In September 2017, Australia joins the UK, Canada, USA and New Zealand by supporting crowd-sourced equity funding. This means unlisted public companies can access the new crowd-sourced equity funding regulatory framework.
The regime enables unlisted public companies to source funding from a large number of individuals – who make small financial investments, in exchange for equity.
This is exciting news for small cap and start up entities!
The new regime improves access to finance for early-stage growth. Previously, there were significant disclosure and compliance requirements for companies who wish to raise money by a public offer. Now, there is an alternative from the traditional reporting and corporate governance requirements of public fundraising.
In any 12-month period, eligible entities can raise a maximum of $5 million from investors via the publication of a tailored offer document on an intermediary platform.
Who is eligible for crowd-source equity funding?
Currently, only unlisted public companies can access the crowd-sourced equity funding regime.
The Federal Government’s May 2017 Budget proposed to extend the regime to private companies through the introduction of the Corporations Amendment (Crowd-sourced Funding for Proprietary Companies) Bill 2017. However, at this stage, it remains draft legislation.
In order to access the crowd-sourced equity funding regulatory framework in September 2017, private companies may consider changing their company type to ‘public’. For further information on changing company type see ASIC Information Sheet 18.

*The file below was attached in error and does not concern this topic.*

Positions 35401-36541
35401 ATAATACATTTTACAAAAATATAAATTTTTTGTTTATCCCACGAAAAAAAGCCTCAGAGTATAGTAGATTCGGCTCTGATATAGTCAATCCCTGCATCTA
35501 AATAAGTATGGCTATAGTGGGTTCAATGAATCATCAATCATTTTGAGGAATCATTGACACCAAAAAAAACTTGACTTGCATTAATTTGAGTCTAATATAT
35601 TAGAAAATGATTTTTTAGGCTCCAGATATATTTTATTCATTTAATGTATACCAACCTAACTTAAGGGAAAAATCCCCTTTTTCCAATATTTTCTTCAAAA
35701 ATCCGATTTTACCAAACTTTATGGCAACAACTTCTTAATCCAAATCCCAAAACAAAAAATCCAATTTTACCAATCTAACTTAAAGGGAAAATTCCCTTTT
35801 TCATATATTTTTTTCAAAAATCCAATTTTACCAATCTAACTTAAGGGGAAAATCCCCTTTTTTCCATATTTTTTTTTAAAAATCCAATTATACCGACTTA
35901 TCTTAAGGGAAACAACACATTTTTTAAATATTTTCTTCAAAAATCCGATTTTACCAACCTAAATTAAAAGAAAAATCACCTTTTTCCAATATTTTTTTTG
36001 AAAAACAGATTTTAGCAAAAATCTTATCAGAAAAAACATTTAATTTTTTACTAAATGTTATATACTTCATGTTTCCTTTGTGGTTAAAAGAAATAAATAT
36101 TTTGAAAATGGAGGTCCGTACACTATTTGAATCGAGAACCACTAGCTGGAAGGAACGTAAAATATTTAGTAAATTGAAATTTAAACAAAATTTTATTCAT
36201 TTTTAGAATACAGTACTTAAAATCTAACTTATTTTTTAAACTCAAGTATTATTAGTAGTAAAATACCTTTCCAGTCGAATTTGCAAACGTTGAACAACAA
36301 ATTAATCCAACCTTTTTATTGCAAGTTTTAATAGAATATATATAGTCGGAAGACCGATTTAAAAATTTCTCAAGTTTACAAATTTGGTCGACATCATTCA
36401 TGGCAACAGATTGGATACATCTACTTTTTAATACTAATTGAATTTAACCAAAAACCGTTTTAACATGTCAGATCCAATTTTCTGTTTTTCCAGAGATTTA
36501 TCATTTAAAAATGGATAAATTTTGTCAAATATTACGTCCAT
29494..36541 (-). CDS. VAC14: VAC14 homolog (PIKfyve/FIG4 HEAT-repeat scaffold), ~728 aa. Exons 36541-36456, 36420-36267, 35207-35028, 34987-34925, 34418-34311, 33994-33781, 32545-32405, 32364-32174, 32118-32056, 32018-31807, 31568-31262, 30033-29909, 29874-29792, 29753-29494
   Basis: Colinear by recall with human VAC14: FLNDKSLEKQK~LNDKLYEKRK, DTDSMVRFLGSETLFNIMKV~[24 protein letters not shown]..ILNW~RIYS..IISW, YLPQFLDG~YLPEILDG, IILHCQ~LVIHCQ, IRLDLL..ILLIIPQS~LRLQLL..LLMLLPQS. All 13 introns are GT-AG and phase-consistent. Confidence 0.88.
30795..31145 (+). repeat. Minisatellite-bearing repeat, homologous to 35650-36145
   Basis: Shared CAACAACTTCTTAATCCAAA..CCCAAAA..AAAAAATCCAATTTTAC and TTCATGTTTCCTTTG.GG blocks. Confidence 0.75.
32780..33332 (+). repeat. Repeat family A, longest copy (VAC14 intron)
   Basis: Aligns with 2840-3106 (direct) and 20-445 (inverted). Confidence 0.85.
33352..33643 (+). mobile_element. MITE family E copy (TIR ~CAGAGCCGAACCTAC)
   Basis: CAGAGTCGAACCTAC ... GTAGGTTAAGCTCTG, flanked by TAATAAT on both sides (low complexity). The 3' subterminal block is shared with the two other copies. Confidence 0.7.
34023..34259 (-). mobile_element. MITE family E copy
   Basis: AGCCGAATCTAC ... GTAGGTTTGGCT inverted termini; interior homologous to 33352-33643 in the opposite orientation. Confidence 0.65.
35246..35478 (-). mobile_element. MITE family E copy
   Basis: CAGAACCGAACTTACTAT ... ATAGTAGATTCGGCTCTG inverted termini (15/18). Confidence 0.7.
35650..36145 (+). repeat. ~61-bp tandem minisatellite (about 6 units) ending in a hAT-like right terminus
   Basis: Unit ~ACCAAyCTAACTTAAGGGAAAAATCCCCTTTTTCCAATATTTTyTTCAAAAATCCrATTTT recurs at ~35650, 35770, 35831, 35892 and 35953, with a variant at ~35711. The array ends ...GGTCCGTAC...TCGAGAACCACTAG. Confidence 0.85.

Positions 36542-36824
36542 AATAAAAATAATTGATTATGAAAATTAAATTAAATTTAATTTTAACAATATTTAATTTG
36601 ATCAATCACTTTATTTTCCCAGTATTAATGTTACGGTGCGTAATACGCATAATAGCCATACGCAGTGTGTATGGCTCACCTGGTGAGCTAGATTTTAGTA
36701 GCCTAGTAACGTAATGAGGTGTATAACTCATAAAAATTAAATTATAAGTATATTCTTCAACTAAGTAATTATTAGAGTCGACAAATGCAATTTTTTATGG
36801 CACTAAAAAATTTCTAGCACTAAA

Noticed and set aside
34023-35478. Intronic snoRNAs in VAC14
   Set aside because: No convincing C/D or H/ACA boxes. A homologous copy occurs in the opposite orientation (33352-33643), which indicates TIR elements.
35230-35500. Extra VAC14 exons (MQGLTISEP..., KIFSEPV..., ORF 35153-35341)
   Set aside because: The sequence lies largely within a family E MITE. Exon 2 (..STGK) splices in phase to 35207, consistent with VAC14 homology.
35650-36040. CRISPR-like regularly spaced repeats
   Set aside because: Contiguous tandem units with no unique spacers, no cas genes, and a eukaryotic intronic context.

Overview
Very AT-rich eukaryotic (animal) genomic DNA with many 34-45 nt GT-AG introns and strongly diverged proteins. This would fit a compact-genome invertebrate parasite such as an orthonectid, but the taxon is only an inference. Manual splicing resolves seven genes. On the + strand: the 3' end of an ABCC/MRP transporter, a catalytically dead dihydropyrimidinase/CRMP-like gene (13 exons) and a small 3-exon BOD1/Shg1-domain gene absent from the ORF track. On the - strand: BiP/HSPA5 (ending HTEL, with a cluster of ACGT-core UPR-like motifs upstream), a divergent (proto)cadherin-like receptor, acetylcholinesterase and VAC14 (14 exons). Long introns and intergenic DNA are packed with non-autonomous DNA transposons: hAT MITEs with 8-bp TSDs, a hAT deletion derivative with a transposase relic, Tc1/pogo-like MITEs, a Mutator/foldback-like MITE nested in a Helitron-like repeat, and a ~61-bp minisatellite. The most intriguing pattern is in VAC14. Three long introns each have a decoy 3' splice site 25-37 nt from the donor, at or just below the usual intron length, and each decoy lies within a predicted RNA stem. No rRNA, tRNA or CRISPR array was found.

Directors need to consider the implications of becoming a public company. These include:
• having at least three directors and a company secretary
• maintaining a share registry
• preparing financial reports, in accordance with corporations’ law
• facing a higher level of scrutiny from both regulators and shareholders in general.
It is important to note that eligible public unlisted companies will be afforded temporary relief from some reporting and corporate governance requirements for a period of up to five years.
Examples of these concessions include:
• no requirement to hold an annual general meeting
• if less than $1 million is raised, there will be no obligation to have financial reports audited.
The ASIC has released a consultation paper, Consultation Paper 288, which details the compliance expectations for public companies wishing to make use of the new regime.
Crowd-sourced equity funding may be the opportunity for growth your company has been waiting for.
Intermediary platforms act as ‘gatekeepers’. These make sure that companies using their platform are eligible to crowd fund. Offer documents must be compliant with the prescriptive requirements of the regulatory framework.
If you want to access these intermediary platforms you must instill strong governance and transparent business practices in your company. Your accounting practices, operations and even your company’s constitution must be diligently assessed to ensure compliance with the relevant regulatory and legal standards.
We advise careful consideration and to seek the right advice.share